The Innovation Center is interactive and traces the inventors who made newer products possible either from direct research ideas or from accidents that took them in a different direction. The lowly window has its own gallery illustrating how window glass went from the bubble-filled versions seen in old houses to the clarity of today.

It must be transparent to you by now that glass has many more facets to it than you might have first thought. One may continue to take glass for granted after touring the Corning Museum of Glass, but perhaps you may come away with a bit more appreciation for this simple material’s potential.

Cowboy art and more
Still in the Market Street Historic District but about one block south, on Cedar Street, is the Rockwell Museum of Western Art. Hours are 9 a.m. to 5 p.m. with extended hours until 8 p.m. from Memorial to Labor Days. Admission is $6.50 for adults, $5.50 for students and folks over 55, and free to children and teens. For a really economical deal, the Rockwell Museum and the Corning Museum offer a combined same-day adult price of $16.50, with respective senior/student discounts.

The building that houses the Rockwell Museum speaks for itself, historically. Built as the City Hall in 1893, it was fully renovated in 2000/2001 to properly permit the space to display the extensive collection of Western art and artifacts originally collected by local business owners Bob and Hertha Rockwell.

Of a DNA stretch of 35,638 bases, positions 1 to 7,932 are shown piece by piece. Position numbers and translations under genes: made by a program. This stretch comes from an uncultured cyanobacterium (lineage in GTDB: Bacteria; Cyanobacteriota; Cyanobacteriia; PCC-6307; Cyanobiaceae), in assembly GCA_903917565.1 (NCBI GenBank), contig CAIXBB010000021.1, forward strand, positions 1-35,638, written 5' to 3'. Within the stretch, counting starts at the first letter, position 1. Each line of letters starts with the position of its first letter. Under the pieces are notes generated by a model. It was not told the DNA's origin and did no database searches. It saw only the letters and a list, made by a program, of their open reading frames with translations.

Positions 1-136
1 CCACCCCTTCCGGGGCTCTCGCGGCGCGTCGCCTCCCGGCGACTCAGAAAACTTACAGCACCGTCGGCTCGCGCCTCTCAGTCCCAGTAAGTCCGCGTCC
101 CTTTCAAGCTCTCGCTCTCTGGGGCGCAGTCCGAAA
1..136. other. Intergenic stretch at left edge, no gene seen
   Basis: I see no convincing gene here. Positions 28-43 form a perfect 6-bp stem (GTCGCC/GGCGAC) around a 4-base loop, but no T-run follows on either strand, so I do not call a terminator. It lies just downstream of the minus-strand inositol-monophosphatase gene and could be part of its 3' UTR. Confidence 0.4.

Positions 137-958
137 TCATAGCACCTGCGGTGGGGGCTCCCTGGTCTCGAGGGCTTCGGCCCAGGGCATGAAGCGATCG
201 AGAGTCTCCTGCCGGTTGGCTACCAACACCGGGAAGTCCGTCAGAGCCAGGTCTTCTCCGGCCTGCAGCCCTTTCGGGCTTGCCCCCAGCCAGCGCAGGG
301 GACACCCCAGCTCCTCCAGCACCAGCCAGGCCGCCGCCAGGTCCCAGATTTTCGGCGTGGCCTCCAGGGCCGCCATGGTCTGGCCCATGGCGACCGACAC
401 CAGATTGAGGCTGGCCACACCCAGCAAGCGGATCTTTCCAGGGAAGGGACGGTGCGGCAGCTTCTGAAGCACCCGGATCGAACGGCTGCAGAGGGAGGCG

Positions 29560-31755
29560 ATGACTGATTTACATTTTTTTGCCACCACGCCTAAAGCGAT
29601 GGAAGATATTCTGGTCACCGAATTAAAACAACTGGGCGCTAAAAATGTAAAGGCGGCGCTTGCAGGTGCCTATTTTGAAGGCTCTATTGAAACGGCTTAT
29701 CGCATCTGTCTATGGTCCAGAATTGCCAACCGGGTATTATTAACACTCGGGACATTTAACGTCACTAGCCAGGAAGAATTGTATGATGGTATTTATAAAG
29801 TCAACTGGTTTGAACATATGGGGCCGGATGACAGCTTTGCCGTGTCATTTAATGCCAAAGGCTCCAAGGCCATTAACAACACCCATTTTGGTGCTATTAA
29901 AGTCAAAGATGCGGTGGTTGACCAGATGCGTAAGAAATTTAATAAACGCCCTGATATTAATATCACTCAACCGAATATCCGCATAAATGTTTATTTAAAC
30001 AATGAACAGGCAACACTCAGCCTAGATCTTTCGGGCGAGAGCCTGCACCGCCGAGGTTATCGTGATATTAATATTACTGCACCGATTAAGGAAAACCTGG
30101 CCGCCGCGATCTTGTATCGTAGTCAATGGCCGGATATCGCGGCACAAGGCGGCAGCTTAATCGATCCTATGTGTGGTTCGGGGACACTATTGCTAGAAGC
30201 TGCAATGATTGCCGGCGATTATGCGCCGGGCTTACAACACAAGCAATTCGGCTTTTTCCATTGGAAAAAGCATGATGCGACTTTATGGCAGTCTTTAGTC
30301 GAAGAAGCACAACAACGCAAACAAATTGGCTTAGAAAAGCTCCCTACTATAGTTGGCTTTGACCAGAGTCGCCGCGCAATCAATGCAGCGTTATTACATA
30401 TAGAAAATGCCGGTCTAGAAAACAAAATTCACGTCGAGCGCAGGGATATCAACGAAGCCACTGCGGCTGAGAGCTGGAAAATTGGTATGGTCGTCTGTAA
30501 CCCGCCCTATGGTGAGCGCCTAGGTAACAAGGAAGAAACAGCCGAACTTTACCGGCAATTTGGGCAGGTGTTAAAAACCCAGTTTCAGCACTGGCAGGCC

Wrought Iron Red and Mad Bug Lager
You would be forgiven if you stopped for an ice cream cone to assuage your hunger, but we suggest you hold off on this snack until your hunger is in need of serious attention.

One suggestion to replace the calories your full day’s walk has rid you of is the Market Street Brewing Co. & Restaurant at 68 West Market Street. Founded in 1997 by Theresa and Pelham McClellan, the two have help running the place from their son John-Paul Burris, 25, a culinary-schooled chef.

Before you enter, you can’t help but notice the two stainless steel tanks that dominate the front windows. Burris said they have been brewing their own beer since 1997, and only serve their six brews there, added to by seasonal beers. Once inside, your eyes are drawn to the exquisite beauty of the back bar, put together by Mark Cherry, owner of the Architectural Antique Exchange in Philadelphia. To Corning, Cherry brought several restored bar pieces from Philadelphia and columns from an antebellum home in Atlanta. His crew traveled here to assemble it. There’s a bar in front, too, rescued from a local watering hole that was being demolished.

Wrought Iron Red and Mad Bug Lager were two exceptional tasting beers and well worth waiting for. The popularity of the brews may have something to do with the hundred or so 20-ounce beer mugs that hang above the bar. If you join the Mug Club, you get a monogrammed mug that is filled for the price of a 16-ounce mug. But wait, there’s more. For the $40 price you also get a 64-ounce growler of beer every three months to take home. Price of the growler not included.